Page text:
Sarah's Bookshelf: Daughter of the Gods

Hey there! I hope all is well and that you've been reading some wonderful books. I thought I'd drop in with a book review for you all today, sharing a read that I salivated over when I was counting down the days to its publication. Stephanie Thornton's Daughter of the Gods was released back in 2014, but I can remember how impatient I was for it to hit the shelves so that I could get my impatient little fingers on it! As some of you already know, I grew up a history nerd and a fascination for ancient Egypt was a given. I lapped up any information about the Pharaohs, pyramids, and animal-headed gods I could. How was I not going to love a novel about Hatshepsut, the infamous female Pharaoh who shoved the men of her family out of the way to claim the foremost place in the ancient world? I ask you...

Anyway, I'd already read The Secret History, a novel focusing on the dramatic life of Empress Theodora, so I was familiar with Thornton's work. For those of you who are unfamiliar with her work, Thornton is a history teacher whose goal is: "Retelling the stories of history's forgotten women." How does that not make you want to raid the bookstore for her work, right? If her goal as an author generates some fascination for her, please continue on and read my thoughts on her second published novel...

Daughter of the Gods

The Gloriana of the Ancient World, Hatshepsut is the kind of historical personality who demands stories to be written about her. Strong, bold, powerful, she was a breathing force of nature. A commander who oversaw the battlefield as her loyal warriors suppressed the foes of the Isis Throne. A savvy politician whose capable fingers plucked the strings of her court like a master musician plays a harp. An absolute ruler with a vision, with the determination to realize it. And at the same time a tender mother and passionate lover. A flame burning brightly ... a fire dangerous to those closest and dearest to her.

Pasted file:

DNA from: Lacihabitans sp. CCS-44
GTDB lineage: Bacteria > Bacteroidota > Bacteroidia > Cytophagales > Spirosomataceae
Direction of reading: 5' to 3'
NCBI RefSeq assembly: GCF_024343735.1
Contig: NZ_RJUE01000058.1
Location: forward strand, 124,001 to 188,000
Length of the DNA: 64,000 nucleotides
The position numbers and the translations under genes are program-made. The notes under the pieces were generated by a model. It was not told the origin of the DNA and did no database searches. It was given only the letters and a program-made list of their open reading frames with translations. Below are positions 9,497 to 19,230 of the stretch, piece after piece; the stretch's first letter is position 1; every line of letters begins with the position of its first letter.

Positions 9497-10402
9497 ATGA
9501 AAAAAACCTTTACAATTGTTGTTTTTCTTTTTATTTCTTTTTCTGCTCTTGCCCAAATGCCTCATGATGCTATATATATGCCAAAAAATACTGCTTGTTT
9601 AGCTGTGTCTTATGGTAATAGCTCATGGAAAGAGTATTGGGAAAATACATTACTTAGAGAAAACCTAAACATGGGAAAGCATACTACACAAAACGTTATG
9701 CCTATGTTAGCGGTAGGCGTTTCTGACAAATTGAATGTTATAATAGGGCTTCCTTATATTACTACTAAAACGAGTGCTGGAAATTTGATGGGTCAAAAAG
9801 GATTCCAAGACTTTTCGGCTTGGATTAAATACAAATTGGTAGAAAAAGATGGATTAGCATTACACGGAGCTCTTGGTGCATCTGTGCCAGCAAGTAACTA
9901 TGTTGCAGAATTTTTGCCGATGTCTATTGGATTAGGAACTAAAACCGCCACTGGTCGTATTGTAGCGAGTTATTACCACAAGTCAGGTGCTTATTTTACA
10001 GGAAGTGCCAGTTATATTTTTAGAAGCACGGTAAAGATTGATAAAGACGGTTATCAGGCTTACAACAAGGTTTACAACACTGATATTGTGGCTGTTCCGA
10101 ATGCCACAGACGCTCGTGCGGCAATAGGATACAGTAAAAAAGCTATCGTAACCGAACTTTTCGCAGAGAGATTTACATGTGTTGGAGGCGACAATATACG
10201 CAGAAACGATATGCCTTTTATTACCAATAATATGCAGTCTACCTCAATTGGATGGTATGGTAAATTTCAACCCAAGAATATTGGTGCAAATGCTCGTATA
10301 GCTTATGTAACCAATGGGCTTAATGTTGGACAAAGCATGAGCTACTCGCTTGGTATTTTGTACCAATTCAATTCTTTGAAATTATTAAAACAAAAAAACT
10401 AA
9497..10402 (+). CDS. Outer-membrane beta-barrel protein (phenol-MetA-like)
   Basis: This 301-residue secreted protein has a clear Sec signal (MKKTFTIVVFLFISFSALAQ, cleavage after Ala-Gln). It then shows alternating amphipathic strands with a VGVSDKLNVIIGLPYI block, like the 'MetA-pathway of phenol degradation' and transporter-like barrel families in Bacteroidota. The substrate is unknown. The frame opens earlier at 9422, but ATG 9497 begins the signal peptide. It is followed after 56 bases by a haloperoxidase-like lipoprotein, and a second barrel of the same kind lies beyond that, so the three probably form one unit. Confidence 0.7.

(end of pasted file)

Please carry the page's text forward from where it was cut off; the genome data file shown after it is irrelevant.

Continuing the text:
Stephanie Thornton isn't afraid to take on a challenge. The infamous saying, "Well-behaved women rarely make history" is her motto and that is clearly reflected in her composition. Unlike many other historical fiction authors she doesn't cringe away from showing the dirt and tarnish her characters collected along the path to glory and power. If you're going to tell the story, then tell it! And she does. Her previous portrayal of Empress Theodora was magnificent, gritty, and poetic, if not exactly lyrical. I was delighted to learn that she was working on bringing Hatshepsut to glowing, pulsing life as well.

Thornton's Hatshepsut is dynamic and impressive. Her thoughts are vibrant, a strong will reaches out to snatch at your mind. The commanding personality and the intelligence that had to fuel this ancient She-Pharaoh comes across clearly in this story. Sadly, though, it didn't exactly take center stage.

More than anything, this book was a love story. As Elizabeth I had her Robert Dudley, Hatshepsut had her Senenmut. It's one of the tantalizing bits of racy gossip from history that has survived to the modern day. The female ruler and her beloved, lusty architect. Is this scandal a whisper that was blown all out of proportion, or did the lowly-born Senenmut actually claim a place in the bed of one of the most powerful women to cross the world's stage? Who knows, there is no definite answer as it stands right now. There is only imagination, and that makes the tidbit of potential romance fair game for the pen-wielder.

While the relationship Hatshepsut and Senenmut came to share was very sweet and well-written, it came to overshadow Hatshepsut's personal story of trial, accomplishment, and an immortal victory against history. That isn't to say we didn't witness her loneliness and sense of helplessness during her marriage to Thutmosis, or the tension of her game of shadows against Mensah. Those episodes took a backseat, though. I have to admit I was disappointed.

Regardless, this is an excellent read and captures the world of the New Kingdom at the height of a Golden Age. The ending is an interesting explanation for the defacement of Hatshepsut's works, while also a fitting tribute to one who remade the world she lived in and conquered it for her own.

Interested? You can visit Thornton's website here: